An 18th century man-bodice (aka a waistcoat)

When I set the Historical Sew Fortnightly Challenge #5 “Bodice” I knew exactly what I wanted to make: a 1720s robe de cour bodice for Mariana Victoria, for the 18th Century Court Dress sew along.

And when the challenge was approaching I got started – adapting my Ninon pattern for a later date, dyeing the fabric, cutting the bodice lining, sewing in the boning channels.

And then life got in the way.

First there was The Project (still ongoing, amazing, and unfortunately I can’t show you photos yet, but soon, I promise!), which is a full time job in and of itself.  Plus I have proper work to keep doing – life goes on and the money must come in.

Then, I got a weird virus that is basically Mini-Mono / Glandu-Lite fever (depending on whether you speak Americanese or Kiwish).  My MIL had it, Mr D had it, half a dozen friends had it, and it is weird and awful.  First you feel tired and run down for 2-3 weeks, with scattered days of thinking you are coming down with a cold or the flu.  Then you have three days of low fever and feeling like you are going to have the worst cold/flu you’ve ever experienced.  But it never quite happens.  Then you have another 2-3 weeks of feeling extremely run down with scattered episodes of low fevers, impending-flu-ness, and exhaustion.  I’m still in the 3 week not-quite-recovery period, and it’s completely destroyed my schedule.  I’m so far behind on everything.

Then, to top it all of, I lost half my Mariana Victoria bodice.  The two back pieces with lacing holes part worked?  No idea where they are.  A thorough search of my sewing stuff hasn’t revealed them either.  So the project is on unplanned, enforced hold until I can locate them!

So, way behind on the bodice challenge, but determined to submit something for it, I ran across another PHd (Project Half Done) while doing my Mariana Victoria bodice location rummage.

The PHd was an 18th century waistcoat I started for Mr D back in 2009, when I made the Lady Anne Darcy dress.  I’d finished the outside of the waistcoat, got the lining part done and all pinned in, and then abandoned it when it wasn’t completed in time for the event, and there was no longer a pressing reason to make it.

18th century mans waistcoat thedreamstress.com

But I now had a pressing reason to make something bodice-ish, and any PhD that can become a PFF (Project Finally Finished) is a triumph.  Besides, there was only that tiny bit of lining to sew it, it would only take me an hour or two, right?  (famous last words).

18th century mans waistcoat thedreamstress.com

The photos above are actually a couple of hours into my picking it up and working on it again.  I forgot to take ‘before I did anything to the PhD’ photos.  It turns out that sewing the lining in was really tricky, because I used some extremely strange construction techniques when I  started this thing.  I’m not sure where on earth I got them from: they aren’t modern, and they aren’t historical, and they made it very hard to put together!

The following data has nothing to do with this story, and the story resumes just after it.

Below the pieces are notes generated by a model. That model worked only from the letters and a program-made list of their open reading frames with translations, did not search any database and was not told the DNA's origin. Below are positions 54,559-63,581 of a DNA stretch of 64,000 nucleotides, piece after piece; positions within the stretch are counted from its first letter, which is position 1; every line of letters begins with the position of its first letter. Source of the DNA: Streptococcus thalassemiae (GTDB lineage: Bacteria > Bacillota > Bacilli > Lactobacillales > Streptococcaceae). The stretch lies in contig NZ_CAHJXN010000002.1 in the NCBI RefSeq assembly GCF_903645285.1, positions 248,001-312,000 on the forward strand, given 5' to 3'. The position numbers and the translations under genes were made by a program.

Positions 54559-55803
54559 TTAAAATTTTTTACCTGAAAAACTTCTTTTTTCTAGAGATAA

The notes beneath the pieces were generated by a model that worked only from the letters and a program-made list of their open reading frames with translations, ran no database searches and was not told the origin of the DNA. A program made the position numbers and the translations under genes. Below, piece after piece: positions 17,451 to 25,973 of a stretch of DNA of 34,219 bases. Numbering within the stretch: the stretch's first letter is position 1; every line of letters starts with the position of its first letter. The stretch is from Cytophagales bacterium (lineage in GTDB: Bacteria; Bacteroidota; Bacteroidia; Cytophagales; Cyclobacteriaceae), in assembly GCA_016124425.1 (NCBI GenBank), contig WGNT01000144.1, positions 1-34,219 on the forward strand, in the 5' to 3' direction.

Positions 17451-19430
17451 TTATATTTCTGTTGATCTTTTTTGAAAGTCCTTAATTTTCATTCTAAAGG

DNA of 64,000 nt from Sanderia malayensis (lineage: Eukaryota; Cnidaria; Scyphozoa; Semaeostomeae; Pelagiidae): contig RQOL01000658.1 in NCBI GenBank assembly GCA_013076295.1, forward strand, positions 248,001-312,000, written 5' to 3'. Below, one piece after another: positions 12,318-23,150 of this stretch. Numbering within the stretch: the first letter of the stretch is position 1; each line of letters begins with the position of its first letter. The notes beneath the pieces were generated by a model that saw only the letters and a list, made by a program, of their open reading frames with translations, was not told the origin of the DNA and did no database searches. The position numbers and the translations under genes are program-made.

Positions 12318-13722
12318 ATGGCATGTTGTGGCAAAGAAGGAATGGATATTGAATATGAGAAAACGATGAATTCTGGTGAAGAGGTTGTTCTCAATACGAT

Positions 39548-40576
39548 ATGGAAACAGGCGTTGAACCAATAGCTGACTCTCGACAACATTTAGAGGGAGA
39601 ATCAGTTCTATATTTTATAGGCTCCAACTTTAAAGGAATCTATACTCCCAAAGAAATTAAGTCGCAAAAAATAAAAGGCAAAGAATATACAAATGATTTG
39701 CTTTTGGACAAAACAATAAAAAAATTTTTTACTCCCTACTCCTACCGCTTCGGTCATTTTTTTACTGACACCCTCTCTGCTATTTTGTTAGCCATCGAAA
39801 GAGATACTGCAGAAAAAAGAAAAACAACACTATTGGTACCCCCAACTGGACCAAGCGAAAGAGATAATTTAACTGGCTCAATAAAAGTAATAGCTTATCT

But I persevered, pinning and pickstitching and unpicking and re-sewing bits.

Felicity helped:

18th century man's waistcoat thedreamstress.com

And then, finally, it was done:

18th century mans waistcoat thedreamstress.com

It has some serious problems, but I’m still rather pleased with it.

18th century waistcoat thedreamstress.com
The serious problems include the extremely peculiar construction, the fact that it has never actually been tried on a real man’s body (who know if it will fit Mr D or not), the pattern/cut, and the materials used.  In other words, most of it.

I think I used the pattern from Costume Close up for this waistcoat, but looking at it now, I think I must have made up a lot of the pattern – it doesn’t really match anything period.

18th century waistcoat thedreamstress.com

The outer is made from matelasse, the same fabric I used for the petticoat I wear with the Lady Anne Darcy dress.  I have a vague memory of seeing one example of a quilted or matelasse men’s waistcoat, but I had a thorough search of 18th century sources and couldn’t find it, so perhaps I’m remembering wrong.  In any case, it is very unlikely to have had a back and front both of the same fabric.

18th century waistcoat thedreamstress.com

My waistcoat is fully lined in a cotton check.  Vaguely plausible, but not likely for a 1760s waistcoat.

And my buttons, while they do a reasonable job of looking like late 18th century waistcoat buttons, do not look like mid-18th century waistcoat buttons (and the rest of the waistcoat is mid-18th century in cut – or closest to mid 18th century).  Oh, and they are plastic.  Very plastic!

18th century waistcoat thedreamstress.com